"Salvator Mundi", (Savior of the World), is known to have been owned by English King Charles I before moving around various private collections until 2005, when the current owner brought it to Simon to study.
"It was a very interesting painting but it's not something I looked at and thought, 'Oh my God, it must be a Leonardo,'" said Simon.
The true identity of the 66 x 45 centimeter oil-painted walnut panel had lain dormant for years, its distinguishing features hidden under layers of crude over-paint. It was known to have existed from preparatory drawings made by da Vinci and copies by his followers but experts assumed it had been destroyed. There are only some fifteen surviving Leonardo paintings in the world and the last one to be discovered was the "Benois Madonna" more than 100 years ago.
So, what first alerted Simon and Modestini to the possibility that the painting they were looking at could be the real thing? The truth revealed itself little-by-little as Modestini painstakingly removed layers of varnish and over-paint in her studio and Simon carefully studied the painting's provenance, comparing it with da Vinci's other paintings and preparatory drawings. But there were two important clues. One was a so-called "pentimento," an alteration in the painting showing traces of previous work that Simon discovered by scrutinizing a photo of the painting taken using night vision, and using other techniques.
The other was the painting of Christ's curls."I was looking at the curls and St. John the Baptist at the Louvre, who has this huge head of massive ringlets and they are exactly the same," said Modestini.

Saturday, November 5, 2011

A Place in the Sun

I just finished watching A Place in The Sun on DVD with Elizabeth Taylor & Montgomery Cliff. For some reason I had never watched the entire film straight through & happened to pick it up at the library. It's based on a classic book & previous movie called, "An American Tragedy" & almost didn't get made because at that time, 1951, it was unheard of in Hollywood to remake a story; never mind Parts 2, 3 & 4 like some are done over now. I can't really think of ANY remake that has pulled that off very well at the moment.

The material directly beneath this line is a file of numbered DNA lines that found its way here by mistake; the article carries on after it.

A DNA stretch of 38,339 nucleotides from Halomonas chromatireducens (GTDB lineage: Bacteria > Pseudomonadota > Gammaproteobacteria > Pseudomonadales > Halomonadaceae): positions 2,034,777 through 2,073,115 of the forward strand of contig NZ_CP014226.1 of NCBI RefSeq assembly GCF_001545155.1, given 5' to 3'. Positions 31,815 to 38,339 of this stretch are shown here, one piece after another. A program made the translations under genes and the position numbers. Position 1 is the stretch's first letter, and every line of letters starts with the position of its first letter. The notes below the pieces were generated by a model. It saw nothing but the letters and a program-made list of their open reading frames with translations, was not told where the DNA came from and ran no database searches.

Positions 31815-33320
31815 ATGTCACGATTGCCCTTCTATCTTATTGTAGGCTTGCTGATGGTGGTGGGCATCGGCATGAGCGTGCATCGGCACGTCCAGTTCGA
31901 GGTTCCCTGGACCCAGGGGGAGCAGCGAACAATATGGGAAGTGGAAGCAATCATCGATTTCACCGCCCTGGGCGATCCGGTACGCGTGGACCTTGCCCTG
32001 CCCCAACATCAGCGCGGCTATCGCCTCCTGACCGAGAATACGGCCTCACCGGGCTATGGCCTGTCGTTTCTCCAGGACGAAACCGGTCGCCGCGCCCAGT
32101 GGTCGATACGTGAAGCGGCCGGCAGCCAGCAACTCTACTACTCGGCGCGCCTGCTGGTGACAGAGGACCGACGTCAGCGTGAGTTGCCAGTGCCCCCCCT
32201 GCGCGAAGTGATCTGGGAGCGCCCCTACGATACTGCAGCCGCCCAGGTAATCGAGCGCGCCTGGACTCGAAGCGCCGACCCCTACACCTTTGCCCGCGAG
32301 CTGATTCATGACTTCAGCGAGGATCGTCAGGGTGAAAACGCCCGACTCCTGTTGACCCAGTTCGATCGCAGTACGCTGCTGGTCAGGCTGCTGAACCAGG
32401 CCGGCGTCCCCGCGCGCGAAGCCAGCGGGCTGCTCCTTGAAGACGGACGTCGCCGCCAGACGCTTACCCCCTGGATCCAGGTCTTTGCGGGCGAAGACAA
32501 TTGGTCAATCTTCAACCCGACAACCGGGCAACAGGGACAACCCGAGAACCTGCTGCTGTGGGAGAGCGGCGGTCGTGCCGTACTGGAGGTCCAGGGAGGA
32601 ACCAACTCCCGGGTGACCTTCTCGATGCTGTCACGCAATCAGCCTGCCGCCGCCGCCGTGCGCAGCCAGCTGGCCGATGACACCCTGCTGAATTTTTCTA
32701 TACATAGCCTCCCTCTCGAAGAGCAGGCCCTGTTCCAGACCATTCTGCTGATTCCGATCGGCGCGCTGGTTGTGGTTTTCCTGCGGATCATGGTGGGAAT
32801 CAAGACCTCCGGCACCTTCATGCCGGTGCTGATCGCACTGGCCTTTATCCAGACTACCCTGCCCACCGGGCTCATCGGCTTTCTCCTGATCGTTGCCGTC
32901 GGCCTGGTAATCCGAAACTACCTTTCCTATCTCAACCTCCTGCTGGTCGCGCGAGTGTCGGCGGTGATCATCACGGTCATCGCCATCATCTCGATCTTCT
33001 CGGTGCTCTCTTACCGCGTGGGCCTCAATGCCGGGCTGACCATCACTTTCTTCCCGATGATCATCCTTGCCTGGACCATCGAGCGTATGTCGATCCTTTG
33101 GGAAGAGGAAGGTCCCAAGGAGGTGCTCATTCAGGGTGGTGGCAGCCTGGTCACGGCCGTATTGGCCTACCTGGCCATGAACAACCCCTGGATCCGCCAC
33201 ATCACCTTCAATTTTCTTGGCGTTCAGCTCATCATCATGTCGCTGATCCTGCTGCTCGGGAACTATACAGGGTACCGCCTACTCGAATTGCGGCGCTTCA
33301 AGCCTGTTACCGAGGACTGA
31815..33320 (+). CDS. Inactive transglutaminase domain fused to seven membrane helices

Anyway, most of you are familiar with the story, but what I didn't know was that the director, George Stevens, had just come back from being a war photographer & documenting D-Day, the liberation of Paris & was one of the first cameras in to Auschwitz, filming the horror of a concentration camp where the fires were still literally burning in the ovens & the Nazi's had just fled.

This obviously changed him dramatically from the cinematographer he was before the war & A Place in the Sun was shaped by this experience. Elizabeth Taylor was just 17 when she was cast in her first role where she 'didn't have a horse or adog as a co-star', & Shelly Winters,a starlet bombshell, got the other main part of the mousy, awkward factory girl by dying her hair brown, dressing down & sitting quietly in a room when the director came in to do the test. He didn't even realize there was someone else in the room until he got up to leave because he thought Winters was a no show. The movie ended up winning 6 Academy awards that year.

I've really come to believe that the extra's on a DVD are almost as important as the movie itself. Often, especially with bigger budget movies, you can turn a commentary on & the director & some of the actors will literally walk you through the movie. I've never sat through a whole movie again with this turned on, but if there are things I don't get, it's helpful to hear what they have to say later. Also, there are often screen tests of the actors for their parts or interviews.

The best one I have EVER seen was of Penelope Cruz for the movie Don't Move; I've purposely left the following clip in Spanish so you don't listen to her words but watch her & her lovers faces.

She's talking about being raped by her father to her lover, a married Doctor, who lives in a completely different world from her in a slum barrio, but at this moment I believe the relationship changes from lust to love, on his part anyway.